Idaho State University professor Jeffrey Meldrum displays what he said is a cast of a Bigfoot footprint from eastern Washington in September 2006. Some scientists said the school should revoke Meldrum's tenure.
Joedy Cook, director of the Ohio Center for Bigfoot Studies, talks to a visitor to his booth on Oct. 15, 2005, at the Texas Bigfoot Conference in Jefferson, Texas. The event, hosted by the Texas Bigfoot Research Center, drew enthusiasts and researchers of the legendary creature.
Ken Gerhard of Houston, Texas, holds a duplicate plaster cast footprint Oct. 15, 2005, at the Texas Bigfoot Conference. The event, hosted by the Texas Bigfoot Research Center, drew enthusiasts and researchers of the legendary creature.
Josh Gates, host of Syfy TV's "Destination: Truth," holds a plaster cast of what Malaysian ghost hunters said was a Bigfoot footprint in 2006.
Al Hodgson, a volunteer guide at the Willow Creek-China Flat Musuem in California, holds up a plaster cast of an alleged Bigfoot imprint in 2000. The museum houses a collection of research material donated by the estate of Bob Titmus, who spent his life trying to track the creature.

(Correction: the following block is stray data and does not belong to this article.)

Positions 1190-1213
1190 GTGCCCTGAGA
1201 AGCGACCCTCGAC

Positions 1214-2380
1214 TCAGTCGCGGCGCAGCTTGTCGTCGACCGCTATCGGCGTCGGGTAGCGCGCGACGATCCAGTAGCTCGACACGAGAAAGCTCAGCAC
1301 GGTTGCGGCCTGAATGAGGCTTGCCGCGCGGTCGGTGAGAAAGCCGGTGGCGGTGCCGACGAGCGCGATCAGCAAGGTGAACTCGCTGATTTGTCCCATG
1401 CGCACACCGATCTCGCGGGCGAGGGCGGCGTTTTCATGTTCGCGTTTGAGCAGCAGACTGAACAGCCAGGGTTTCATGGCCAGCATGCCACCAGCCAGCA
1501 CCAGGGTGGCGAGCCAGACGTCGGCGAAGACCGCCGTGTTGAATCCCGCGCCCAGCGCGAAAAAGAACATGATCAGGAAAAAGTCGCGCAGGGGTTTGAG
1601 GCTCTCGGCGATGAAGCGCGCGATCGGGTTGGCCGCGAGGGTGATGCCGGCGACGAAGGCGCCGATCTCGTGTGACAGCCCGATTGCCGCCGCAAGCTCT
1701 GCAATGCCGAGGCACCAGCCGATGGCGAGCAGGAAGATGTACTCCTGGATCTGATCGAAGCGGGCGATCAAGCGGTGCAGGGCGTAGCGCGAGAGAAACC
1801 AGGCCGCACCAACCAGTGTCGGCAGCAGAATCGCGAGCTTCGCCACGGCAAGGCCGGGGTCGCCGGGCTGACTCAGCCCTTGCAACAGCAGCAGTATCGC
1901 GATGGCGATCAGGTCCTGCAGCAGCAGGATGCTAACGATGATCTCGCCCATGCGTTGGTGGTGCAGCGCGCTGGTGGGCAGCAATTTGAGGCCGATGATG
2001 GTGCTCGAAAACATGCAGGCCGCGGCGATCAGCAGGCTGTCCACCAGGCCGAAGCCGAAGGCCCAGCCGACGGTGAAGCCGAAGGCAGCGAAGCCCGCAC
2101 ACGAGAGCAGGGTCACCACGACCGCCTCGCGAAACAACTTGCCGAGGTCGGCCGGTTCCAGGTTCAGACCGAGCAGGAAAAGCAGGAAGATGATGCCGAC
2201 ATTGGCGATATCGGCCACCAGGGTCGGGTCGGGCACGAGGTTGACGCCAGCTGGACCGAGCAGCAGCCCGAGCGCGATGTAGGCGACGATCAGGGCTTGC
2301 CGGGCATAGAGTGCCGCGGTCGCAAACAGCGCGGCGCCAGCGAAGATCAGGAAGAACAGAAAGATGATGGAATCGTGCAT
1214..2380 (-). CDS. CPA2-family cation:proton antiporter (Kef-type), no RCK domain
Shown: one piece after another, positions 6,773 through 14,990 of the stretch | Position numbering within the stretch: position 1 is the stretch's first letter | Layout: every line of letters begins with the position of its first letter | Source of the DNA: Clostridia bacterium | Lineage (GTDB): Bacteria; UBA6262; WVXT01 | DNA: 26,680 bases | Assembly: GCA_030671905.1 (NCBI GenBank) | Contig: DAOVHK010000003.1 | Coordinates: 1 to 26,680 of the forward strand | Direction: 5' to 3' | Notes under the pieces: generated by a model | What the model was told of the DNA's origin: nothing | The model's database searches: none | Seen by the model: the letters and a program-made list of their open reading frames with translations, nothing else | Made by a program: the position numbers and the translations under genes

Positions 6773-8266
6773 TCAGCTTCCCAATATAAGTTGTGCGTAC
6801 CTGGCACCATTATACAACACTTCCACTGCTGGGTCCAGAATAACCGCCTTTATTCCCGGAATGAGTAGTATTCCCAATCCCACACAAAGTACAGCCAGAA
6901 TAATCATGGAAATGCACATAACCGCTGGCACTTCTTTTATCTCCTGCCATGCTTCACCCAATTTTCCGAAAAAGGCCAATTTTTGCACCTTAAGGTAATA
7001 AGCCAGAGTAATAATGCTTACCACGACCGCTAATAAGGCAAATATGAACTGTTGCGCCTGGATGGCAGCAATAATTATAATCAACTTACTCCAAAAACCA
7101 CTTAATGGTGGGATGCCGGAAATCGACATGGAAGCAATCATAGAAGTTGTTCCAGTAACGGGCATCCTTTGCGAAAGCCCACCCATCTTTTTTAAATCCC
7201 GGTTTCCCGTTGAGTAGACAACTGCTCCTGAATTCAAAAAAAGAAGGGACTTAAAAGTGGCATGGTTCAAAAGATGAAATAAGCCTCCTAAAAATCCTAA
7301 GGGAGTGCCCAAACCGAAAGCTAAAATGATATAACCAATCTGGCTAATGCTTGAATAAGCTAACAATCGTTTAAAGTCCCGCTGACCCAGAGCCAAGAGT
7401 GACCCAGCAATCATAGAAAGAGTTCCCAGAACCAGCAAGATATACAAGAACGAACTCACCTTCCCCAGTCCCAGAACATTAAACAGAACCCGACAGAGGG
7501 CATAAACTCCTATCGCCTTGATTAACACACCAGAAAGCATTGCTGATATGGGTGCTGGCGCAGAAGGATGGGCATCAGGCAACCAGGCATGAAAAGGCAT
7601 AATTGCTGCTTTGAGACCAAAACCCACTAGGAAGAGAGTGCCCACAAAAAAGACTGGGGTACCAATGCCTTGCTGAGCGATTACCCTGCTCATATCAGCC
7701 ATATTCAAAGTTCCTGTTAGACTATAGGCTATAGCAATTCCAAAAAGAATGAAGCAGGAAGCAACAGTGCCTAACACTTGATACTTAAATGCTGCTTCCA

Costume maker Philip Morris, who does not believe the Bigfoot legend, claimed the Patterson-Gimlin film showed a person wearing a gorilla suit that he made.
The project will focus on Lausanne's archive of remains assembled by Bernard Heuvelmans, who investigated reported yeti sightings from 1950 up to his death in 2001.
Other institutions and individuals will also be asked to send in details of any possible yeti material. Samples will be subjected to "rigorous genetic analysis", and the results published in peer-reviewed science journals.
Aside from the yeti question, Sykes said he hoped the project would add to the growing body of knowledge on the interaction between humanity's ancestors.
"In the last two years it has become clear that there was considerable inter-breeding between Homo Sapiens and Neanderthals ... about 2 to 4 percent of the DNA of each individual European is Neanderthal," he said.
One hypothesis is that yetis are surviving Neanderthals. The joint project will take DNA samples from areas where there have been alleged sightings to see whether the Neanderthal DNA traces are stronger in the local population.
As for the project's chances of success? "The answer is, of course, I don't know," said Sykes. "It's unlikely but on the other hand if we don't examine it we won't know." (Reporting by Chris Wickham; Editing by Andrew Heavens)